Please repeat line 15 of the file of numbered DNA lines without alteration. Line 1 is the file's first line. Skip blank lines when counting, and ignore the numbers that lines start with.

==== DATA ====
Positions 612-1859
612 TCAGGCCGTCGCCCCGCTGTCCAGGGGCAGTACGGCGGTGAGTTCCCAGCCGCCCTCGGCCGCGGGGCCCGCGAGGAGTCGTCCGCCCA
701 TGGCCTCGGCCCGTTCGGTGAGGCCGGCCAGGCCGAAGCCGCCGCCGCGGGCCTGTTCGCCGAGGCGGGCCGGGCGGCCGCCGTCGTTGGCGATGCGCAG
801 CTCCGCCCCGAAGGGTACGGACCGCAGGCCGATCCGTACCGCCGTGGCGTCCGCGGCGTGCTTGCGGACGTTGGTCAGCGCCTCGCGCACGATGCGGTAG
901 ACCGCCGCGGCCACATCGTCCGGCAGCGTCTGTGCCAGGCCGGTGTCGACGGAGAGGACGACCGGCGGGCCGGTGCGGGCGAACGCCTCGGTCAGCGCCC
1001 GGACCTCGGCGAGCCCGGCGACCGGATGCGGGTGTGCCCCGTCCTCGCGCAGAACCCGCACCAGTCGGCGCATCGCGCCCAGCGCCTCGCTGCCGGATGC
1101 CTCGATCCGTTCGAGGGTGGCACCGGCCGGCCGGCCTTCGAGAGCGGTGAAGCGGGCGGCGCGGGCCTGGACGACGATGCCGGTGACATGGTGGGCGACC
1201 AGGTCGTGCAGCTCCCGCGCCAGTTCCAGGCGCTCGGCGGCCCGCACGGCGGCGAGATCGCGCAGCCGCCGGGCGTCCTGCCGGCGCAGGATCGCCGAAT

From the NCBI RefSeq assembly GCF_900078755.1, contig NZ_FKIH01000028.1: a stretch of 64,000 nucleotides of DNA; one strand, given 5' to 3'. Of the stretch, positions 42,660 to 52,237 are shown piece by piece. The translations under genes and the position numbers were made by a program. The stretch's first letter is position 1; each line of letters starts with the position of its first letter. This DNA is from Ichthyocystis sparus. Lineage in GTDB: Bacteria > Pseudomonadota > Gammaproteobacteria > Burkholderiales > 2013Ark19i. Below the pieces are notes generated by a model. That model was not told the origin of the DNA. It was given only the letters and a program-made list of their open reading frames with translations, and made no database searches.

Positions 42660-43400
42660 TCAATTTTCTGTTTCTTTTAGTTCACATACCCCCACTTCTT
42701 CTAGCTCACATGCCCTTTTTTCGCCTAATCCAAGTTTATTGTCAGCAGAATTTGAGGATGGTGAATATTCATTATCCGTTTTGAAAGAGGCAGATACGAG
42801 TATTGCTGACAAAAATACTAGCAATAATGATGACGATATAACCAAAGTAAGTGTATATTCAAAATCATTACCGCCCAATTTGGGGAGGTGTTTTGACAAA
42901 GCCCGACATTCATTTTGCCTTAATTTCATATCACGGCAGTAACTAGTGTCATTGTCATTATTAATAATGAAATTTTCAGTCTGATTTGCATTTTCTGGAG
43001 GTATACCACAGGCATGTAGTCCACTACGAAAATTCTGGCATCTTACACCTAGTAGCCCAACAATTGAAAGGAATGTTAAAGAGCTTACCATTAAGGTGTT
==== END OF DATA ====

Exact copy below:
43001 GTATACCACAGGCATGTAGTCCACTACGAAAATTCTGGCATCTTACACCTAGTAGCCCAACAATTGAAAGGAATGTTAAAGAGCTTACCATTAAGGTGTT